Please Do Not Touch

Please Do Not Touch, a new book by Murray Moss and Franklin Getchell, is an intimate and revealing portrait of the famed New York design store Moss. Written as a dueling narrative, the book twins the voices of Murray and Franklin starting at the very beginning with their childhood and running through the 18 year triumphant rise and precipitous fall of the famed design store.

Moss was a revelation. The design store you had to see; the design store you learned from. Moss evaluated its wares into the realm of art. I made it a point to visit Moss every time I was in New York. Even if they were closed, I would study the window display and peer in the glass. In the late 90s, I too was involved in celebrating design and I was in process of creating my own “frame” integrating design into the auction house process (or attempting to). Murray was marching at the head of a parade and I followed his every move.

Campana designs through the windows at Moss. Photo by Moss

Murray’s conviction in his vision comes through every page of this book. He champions design and designers, imbuing the objects with narrative. Murray delights in revealing these narratives through the placement and relation of the objects to each other. Moss brought the institutional frame generally associated with museums and art galleries to a design store. The frame is a key part of the message, elevating the products and forcing you to experience them in a careful manner.

An early counter card for Moss. Photo by Moss

There were rules at Moss, famously posted right inside the door. The rules (no food, no photos, no pets, basically no children) were strictly enforced. The rules are an expression of the rigor invested in every facet of the store. There are lengthy descriptions of the cleaning process: of the cases, the glass, the objects, even the sidewalk. Lest you thought the rules were only for the customer, the book includes an inset of an employee handbook. Safe to say, there were no casual Fridays at Moss.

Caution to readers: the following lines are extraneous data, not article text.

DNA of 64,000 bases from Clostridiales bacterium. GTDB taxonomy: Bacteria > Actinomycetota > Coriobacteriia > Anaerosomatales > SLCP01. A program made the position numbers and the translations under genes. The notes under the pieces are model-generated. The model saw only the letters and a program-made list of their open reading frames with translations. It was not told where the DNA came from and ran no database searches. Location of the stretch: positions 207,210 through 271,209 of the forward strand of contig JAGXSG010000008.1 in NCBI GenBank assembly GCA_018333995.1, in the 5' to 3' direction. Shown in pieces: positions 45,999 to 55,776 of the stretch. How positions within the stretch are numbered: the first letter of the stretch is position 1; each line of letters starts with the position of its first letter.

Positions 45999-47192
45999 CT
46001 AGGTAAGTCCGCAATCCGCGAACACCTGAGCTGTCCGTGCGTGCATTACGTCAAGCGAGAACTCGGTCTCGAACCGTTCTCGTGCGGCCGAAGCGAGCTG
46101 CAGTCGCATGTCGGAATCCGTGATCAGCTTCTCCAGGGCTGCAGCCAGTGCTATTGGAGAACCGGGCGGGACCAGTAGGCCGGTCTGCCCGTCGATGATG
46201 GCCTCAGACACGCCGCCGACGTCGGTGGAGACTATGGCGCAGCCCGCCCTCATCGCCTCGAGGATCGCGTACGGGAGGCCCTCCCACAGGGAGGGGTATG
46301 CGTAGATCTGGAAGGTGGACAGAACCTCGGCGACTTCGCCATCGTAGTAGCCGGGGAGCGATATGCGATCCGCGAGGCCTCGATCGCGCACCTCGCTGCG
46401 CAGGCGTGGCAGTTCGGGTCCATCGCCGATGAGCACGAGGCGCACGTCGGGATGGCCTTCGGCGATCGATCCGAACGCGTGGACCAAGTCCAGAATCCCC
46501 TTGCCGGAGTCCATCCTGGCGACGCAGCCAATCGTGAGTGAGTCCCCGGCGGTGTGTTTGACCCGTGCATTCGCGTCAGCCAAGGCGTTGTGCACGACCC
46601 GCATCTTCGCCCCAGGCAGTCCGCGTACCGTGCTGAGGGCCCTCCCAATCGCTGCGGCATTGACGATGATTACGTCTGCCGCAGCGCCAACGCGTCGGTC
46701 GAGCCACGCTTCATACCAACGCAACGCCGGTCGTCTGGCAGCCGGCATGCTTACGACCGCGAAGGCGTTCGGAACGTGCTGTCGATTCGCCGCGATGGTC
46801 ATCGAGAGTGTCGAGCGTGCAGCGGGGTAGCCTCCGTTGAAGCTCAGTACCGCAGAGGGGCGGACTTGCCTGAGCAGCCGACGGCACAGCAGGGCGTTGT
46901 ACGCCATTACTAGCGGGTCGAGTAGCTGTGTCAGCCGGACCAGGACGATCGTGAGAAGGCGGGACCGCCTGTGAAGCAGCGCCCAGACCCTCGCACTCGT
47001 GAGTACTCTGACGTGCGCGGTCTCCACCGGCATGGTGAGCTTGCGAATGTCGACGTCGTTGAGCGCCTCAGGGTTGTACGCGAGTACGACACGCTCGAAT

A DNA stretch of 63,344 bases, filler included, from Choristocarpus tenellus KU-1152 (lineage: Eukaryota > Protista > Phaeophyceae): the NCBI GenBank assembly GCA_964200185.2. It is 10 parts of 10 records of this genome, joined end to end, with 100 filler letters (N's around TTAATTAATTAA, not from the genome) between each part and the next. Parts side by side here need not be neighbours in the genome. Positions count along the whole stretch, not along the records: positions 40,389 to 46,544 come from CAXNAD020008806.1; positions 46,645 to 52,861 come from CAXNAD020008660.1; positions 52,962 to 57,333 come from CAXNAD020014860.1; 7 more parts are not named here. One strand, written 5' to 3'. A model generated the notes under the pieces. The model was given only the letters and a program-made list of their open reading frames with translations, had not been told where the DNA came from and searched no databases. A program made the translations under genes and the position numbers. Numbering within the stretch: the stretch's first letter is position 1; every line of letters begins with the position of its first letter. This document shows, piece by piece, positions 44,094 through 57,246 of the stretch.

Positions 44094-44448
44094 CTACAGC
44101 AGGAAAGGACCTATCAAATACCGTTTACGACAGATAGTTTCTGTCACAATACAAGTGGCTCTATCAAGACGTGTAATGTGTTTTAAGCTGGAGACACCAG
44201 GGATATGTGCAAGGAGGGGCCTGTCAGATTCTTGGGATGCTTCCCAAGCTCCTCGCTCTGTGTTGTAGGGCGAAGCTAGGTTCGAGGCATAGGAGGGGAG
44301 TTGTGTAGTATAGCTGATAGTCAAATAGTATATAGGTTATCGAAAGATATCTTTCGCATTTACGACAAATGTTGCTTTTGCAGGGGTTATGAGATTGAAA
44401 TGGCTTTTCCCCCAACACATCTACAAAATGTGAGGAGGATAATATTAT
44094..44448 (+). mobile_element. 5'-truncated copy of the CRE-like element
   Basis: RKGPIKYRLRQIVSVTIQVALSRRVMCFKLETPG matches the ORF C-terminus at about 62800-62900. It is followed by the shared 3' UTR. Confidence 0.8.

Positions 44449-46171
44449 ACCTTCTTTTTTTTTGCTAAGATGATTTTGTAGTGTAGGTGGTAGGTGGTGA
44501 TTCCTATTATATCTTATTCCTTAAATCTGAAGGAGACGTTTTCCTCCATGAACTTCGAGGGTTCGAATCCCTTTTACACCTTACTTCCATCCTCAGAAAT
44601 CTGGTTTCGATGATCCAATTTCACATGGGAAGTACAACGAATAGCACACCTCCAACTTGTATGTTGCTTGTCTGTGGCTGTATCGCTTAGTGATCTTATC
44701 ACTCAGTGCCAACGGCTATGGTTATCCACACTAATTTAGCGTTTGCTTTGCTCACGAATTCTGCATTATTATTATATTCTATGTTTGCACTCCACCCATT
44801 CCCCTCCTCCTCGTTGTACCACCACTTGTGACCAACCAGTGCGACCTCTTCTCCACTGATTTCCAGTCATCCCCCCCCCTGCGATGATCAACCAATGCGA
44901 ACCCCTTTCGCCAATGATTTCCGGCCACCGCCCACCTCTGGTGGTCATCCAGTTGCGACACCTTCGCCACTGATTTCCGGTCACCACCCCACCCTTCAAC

The Employee Handbook reproduced within the book.

The book is at its best when Murray voices his dreams and pens valentines to the designers he worked with through the years. The world of design is still accessible and Murray worked with the top talent in the world, matching them in his passion to elevate their art. The love clearly flows both ways. Franklin tackles the tough stuff and describes the nuts and bolts of the business and discusses their financial struggles head-on with honesty and continual wit. They even include an image of the infamous tax seizure sign that was slapped on their window — a shocking image that went viral within the world of design and signaled the end of an era.

Our heroes do weather the storm. The book includes a reprint of a column Murray wrote entitled Born to Molt, written a year or so after the closing of the store. The essay is as courageous, graceful and hopeful piece of writing as I have ever read.

Murray and Franklin have gone on to establish a successful consulting business. There is another book waiting to be written on the radical concepts they are developing for museum retail stores. As Franklin writes: “museum retail should be part of the larger museum family, a platform for the museum’s values and mission.” How perfect that Moss is now changing the museum framework from which they were originally inspired. Ever the creatives, they are still working in a place where you definitely do not touch.

Richard Wright will be moderating a panel discussion with Murray Moss and Franklin Getchell at a book signing on June 19th at Designtex, 222 Merchandise Mart, Chicago, IL. If you would like to attend, please RSVP.

Moss gallery, Los Angeles. Photo by Moss